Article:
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Russell Simmons Meditates With Queens Students at Anti-Violence Event

By Ewa Kern-Jedrychowska | October 20, 2017 9:43am
 Russell Simmons meditates during an event in South Jamaica.
Russell Simmons meditates during an event in South Jamaica.
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DNAinfo/Ewa Kern-Jedrychowska

QUEENS — Welcome "om," Uncle Rush.

Hollis native Russell Simmons and rapper DMX visited a South Jamaica school Thursday to encourage teens to stay out of trouble — with the hip-hop entrepreneur kneeling down to meditate with hundreds of students as part of an anti-violence event.

The two celebs met with about 800 local students ranging in age from 11 through 13 at Catherine and Count Basie Middle School 72 in Southeast Queens, where despite recent decrease in crime, gangs and illegal guns still mar the area.

Simmons, who grew up in Hollis and is an avid yoga practitioner, asked the teens to meditate with him for several minutes, closing his eyes and settling into hero pose.

Russell Simmons, DMX and Erica Ford of LIFE Camp at the anti-violence event in South Jamaica Thursday. (Photos: DNAinfo/Ewa Kern-Jedrychowska)

Simmons also told the students — who later formed a giant peace sign outside the school — that it’s important to “make choices on your own that are good for you.”

“You are who you hang with,” he said. “Find people who are going where you want to go. And you want to go up.”

Simmons was joined by DMX, who encouraged students to “stay in school, don’t do drugs, don’t get in gangs.”

“Nothing is impossible," the rapper said. "You are at the age right now when you can accomplish anything you want, as long as you put your mind to it.”

Simmons visited the school as part of an initiative to reduce youth violence in major cities nationwide. He also announced that his company RushCard, which offers prepaid debit cards, will donate $25,000 to activist Erica Ford's LIFE (Love Ignites Freedom through Education) Camp, an anti-violence program that he has been supporting for about two decades.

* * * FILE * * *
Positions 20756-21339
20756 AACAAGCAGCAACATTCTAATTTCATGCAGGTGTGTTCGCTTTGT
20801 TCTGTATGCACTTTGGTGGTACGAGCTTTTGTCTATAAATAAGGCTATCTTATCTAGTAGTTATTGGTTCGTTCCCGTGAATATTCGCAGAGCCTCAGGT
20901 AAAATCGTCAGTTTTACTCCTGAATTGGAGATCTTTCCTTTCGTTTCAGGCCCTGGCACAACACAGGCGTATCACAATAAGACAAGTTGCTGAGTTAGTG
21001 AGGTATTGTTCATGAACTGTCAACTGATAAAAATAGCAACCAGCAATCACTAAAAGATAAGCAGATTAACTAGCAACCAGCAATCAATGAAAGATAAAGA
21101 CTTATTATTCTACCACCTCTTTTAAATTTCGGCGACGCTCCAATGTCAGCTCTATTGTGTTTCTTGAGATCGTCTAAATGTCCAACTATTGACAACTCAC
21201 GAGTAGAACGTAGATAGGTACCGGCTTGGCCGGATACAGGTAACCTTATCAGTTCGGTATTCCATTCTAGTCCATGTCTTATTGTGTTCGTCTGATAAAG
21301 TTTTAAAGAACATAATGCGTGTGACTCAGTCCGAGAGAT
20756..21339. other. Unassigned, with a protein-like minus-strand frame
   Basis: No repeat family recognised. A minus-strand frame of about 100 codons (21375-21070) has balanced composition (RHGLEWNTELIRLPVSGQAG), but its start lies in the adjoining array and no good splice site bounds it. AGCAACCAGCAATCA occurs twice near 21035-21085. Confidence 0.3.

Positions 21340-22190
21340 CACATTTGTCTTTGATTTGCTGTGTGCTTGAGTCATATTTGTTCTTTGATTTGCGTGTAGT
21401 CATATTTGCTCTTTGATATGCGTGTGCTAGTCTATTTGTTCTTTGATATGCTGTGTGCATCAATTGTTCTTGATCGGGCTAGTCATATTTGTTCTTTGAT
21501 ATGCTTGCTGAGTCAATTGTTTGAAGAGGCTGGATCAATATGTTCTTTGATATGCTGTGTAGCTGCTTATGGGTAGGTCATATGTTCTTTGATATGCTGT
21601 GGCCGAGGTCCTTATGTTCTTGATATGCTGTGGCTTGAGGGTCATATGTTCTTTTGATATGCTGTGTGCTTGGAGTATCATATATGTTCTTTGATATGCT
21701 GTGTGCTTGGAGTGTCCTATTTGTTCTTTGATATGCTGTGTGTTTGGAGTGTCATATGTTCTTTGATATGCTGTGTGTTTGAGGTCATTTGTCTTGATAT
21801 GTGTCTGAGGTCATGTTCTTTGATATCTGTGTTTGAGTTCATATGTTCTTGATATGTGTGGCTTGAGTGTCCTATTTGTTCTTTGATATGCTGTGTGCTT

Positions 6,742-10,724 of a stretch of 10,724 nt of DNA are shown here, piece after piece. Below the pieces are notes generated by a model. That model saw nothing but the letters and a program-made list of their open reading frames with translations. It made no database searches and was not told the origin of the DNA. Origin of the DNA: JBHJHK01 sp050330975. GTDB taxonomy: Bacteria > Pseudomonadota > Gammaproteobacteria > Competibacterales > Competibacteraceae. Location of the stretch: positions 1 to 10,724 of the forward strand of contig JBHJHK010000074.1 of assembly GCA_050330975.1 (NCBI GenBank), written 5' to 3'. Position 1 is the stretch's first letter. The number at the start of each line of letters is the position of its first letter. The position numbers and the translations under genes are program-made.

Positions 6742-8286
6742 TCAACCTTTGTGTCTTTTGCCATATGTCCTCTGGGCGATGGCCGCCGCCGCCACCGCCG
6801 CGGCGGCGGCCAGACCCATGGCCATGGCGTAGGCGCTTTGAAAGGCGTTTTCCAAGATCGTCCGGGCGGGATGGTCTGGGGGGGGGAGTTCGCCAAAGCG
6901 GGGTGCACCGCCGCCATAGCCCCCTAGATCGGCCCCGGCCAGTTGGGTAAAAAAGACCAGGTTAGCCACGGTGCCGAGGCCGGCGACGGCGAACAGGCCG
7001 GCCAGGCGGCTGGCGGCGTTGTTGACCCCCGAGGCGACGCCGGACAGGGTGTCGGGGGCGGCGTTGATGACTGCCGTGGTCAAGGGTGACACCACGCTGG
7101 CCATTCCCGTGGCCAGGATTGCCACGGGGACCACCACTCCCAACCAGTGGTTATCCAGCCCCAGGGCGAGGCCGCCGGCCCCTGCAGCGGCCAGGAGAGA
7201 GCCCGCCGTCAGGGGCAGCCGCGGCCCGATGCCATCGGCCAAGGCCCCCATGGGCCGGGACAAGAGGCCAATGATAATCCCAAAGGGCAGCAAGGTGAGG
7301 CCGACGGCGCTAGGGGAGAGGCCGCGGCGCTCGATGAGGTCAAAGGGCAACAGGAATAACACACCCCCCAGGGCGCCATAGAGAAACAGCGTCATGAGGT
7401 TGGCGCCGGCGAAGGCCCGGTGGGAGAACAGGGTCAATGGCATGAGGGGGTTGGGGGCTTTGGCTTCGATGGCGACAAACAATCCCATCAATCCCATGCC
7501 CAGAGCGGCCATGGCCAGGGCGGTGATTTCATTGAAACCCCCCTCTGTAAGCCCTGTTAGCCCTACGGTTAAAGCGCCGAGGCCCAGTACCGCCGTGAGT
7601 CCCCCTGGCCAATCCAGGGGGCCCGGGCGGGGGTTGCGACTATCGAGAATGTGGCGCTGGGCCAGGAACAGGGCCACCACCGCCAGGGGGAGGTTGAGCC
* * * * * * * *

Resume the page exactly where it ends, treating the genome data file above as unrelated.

The group goes to crime scenes and tries to convince gang members not to retaliate against each other. They also keep an eye on young people in the neighborhood, trying to engage them.

“I feel like their work makes a difference,” said Simmons, who before coming to I.S. 72 visited prisoners at Rikers Island and was also planning to meet with former and current gang members later that day.

“We’ve been able to get young people jobs, we’ve been able to get people back in school, we’ve been able to mediate over 50 beefs that could have led to someone being killed,” added Ford, who also participated in the event, about the group's achievements over the past year.

Sixth-grader Maya Mack, 11, said that while there is still a lot of violence in the neighborhood, including a shooting a couple of years ago near her old elementary school, events like this teach teens “how not to let anybody push you over and do your own thing instead."

Guillermo Perez, 11, said Simmons's message not to “follow people that are doing bad things" resonated with him.

“When people bring you down," he said, "just keep going."

READ MORE: No Shootings in Nearly a Year in Section of Harlem Once Known for Violence